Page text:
In (St) Brigid’s Arms: an Imbolc Devotional
The week leading to Imbolc 2018 was probably the darkest end of January in my life, but it was the one where Brigid’s flame burned the brightest in my heart. Brigid had always been an important divine figure to me, as a goddess of poetry and creation, as the saint associated with the coming of spring and new life. She didn’t push her way forward as often as, for example, Ceridwen or the Virgin Mary had, but on 23 January 2018 my daughter Bonnie was born with congenital heart defects, and we sped away to a hospital in another city for a week. I was alone with my delicate, unwell child (who is now turning out to be quite a fierce and fiery child, heart problems or not, which is a relief almost one year on), and Brigid stepped up and made her presence felt when I didn’t know who else to ask for help.
When you unexpectedly find yourself in hospital with a poorly newborn (and still recovering from a c-section yourself) 35 miles from home, missing your husband and other children, frightened for the baby you’ve just brought into the world, then magic, prayer and ritual have never been more important, but also must be improvised. There is so much value in the meditative and energetic qualities of burning a plain white candle, and in over twenty years of practicing my craft, I didn’t fully appreciate this simple act until I wasn’t able to do it. For me, everything about Imbolc, and all the power of Brigid, can be distilled into a white candle – the purity of a new beginning, the desire to heal, take action, and create, in a single simple flame.
But a hospital is no place for candles, and all I had to hand was a little pouch containing a piece of black tourmaline, a seashell, the tiniest statue of the Virgin Mary I’ve ever seen, and a worry stone made of clear resin encasing a bronze-coloured heart emblazoned with a cross, which was a gift from a devout Christian friend during my pregnancy. I brought these items to hospital with me for the birth because I had anxiety about surviving my planned c-section without major complications (I’d had some problems in three out of my four previous births), but I ended up needing them for my daughter instead. Tourmaline is good for staying positive; seashells always bring me closer to the goddess.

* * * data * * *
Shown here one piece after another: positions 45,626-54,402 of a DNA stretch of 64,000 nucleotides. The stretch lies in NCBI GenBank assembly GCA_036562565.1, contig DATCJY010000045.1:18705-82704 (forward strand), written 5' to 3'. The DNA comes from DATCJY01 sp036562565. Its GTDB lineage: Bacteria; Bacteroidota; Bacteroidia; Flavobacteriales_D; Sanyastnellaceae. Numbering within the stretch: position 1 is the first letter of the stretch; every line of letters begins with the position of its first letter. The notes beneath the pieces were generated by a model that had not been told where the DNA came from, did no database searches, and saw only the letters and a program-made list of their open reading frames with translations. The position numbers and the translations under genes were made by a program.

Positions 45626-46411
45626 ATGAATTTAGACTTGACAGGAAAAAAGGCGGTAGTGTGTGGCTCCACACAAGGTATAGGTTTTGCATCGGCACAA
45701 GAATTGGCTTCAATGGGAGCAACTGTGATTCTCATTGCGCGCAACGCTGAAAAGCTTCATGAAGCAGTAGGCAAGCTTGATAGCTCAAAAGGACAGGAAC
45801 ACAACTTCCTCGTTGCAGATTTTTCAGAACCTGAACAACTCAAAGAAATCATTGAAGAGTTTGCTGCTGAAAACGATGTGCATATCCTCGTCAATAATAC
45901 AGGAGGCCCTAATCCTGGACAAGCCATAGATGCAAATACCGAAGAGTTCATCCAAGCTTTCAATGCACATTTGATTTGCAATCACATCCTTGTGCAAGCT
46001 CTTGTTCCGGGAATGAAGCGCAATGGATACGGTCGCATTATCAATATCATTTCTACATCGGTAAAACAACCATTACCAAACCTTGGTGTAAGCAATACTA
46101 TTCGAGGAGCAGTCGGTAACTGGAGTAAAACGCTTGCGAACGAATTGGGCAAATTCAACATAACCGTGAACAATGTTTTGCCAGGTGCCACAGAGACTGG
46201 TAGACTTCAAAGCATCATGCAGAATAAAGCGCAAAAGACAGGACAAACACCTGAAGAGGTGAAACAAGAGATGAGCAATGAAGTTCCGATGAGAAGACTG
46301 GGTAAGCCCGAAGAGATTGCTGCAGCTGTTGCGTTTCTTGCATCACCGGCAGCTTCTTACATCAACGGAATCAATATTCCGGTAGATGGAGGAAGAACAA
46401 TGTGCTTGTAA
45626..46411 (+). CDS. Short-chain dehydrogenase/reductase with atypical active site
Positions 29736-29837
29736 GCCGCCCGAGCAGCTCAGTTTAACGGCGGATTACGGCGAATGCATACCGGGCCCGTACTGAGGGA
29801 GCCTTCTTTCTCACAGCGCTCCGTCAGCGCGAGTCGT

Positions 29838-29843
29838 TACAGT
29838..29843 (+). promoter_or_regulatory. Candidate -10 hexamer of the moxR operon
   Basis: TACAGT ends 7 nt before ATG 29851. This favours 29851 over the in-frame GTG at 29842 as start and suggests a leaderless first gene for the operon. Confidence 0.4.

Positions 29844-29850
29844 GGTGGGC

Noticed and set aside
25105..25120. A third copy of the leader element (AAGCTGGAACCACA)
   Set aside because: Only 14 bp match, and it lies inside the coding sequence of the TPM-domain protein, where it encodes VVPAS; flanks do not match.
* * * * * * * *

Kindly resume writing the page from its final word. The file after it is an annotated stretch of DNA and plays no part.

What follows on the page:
And knowing (St) Brigid’s mythical connections to Jesus and Mary in Celtic Christianity and my own path of christopaganism, the cross and the figure of the Virgin were more than enough to connect with Brigid herself. The legend goes that St Brigid found herself acting as midwife to Mary at the birth of Jesus, and even nursed the newborn boy when Mary was too exhausted to do it herself. The time frame is more than a little muddled in this story – St Brigid lived several centuries after Jesus, though of course the pagan goddess Brigid pre-dates him, so I quite like the idea that maybe she was there… – so it isn’t meant to be taken as anything more than a myth. But it’s the energy of this metaphorical act of midwifery/nursing that I could feel coming from Brigid while Bonnie and I were in hospital: “Here, let me help you with this baby – she’s going to need you for the rest of her life. For now, you rest.” Whenever I wasn’t cuddling or breastfeeding Bonnie, for the long hours she slept in her hospital cot, attached to monitors and oxygen, I was doing my best to remember Brigid was looking after her for me, helping her tiny heart. It wasn’t easy, but I had to believe we’d get through whatever might happen.
But of course Brigid’s warmth and empowering love isn’t just for mothers and newborn babies, it’s for anyone who needs it and will honour it; she holds you, pockets your concerns, your frazzled stray thoughts, and lets you rest – then smooths it all out in front of you when you awaken so your problems are easier to solve, battles are easier to win, and she imbues you with strength to keep going. And that’s in the spirit of Imbolc, too: celebrated on 1-2 February in the northern hemisphere, halfway between the longest night and the spring equinox, it’s the border between winter and spring, a planning time, a chance to rest before launching fully into whatever it is you need to do as the light increases, gains strength.
If you feel Brigid’s call or need her assistance, there are so many things you can do to thank her; relationships with deities and/or saints must be personal, but there are tried and tested ways to start if you’re stuck. Create something – poetry, art, a Brigid’s cross – whatever it is, make it sincerely. Do something kind for new mothers or mums-to-be or babies – even mama and baby animals if you prefer them to humans (I know plenty who do). Light those white candles. Go out walking, look for snowdrops or other signs of life, even if you’re still surrounded by snow and ice. Find your own connection to the cross-quarter magic that drifts gently at Imbolc, slowly smudging dormant and dark into bright and alive, and grow with it, whatever that means for you. And I hope you grow well, as my Bonnie has grown.
Born in Southern Ohio, but settled in the UK since 1999, Kate is a writer, witch, editor and mother of five. She is the author of several poetry pamphlets, and the founding editor of four web journals and a micropress. Her witchcraft is a blend of her great-grandmother's Appalachian ways and the Anglo-Celtic craft of the country she now calls home – though she incorporates tarot, astrology, and her ancestors, plus music, film, books, and many other things into her practice. Her spiritual life is best described as queer Christopagan with emphasis on the feminine and the natural world. She believes magic is everywhere. Find Kate on twitter and IG - @mskateybelle - and at her website.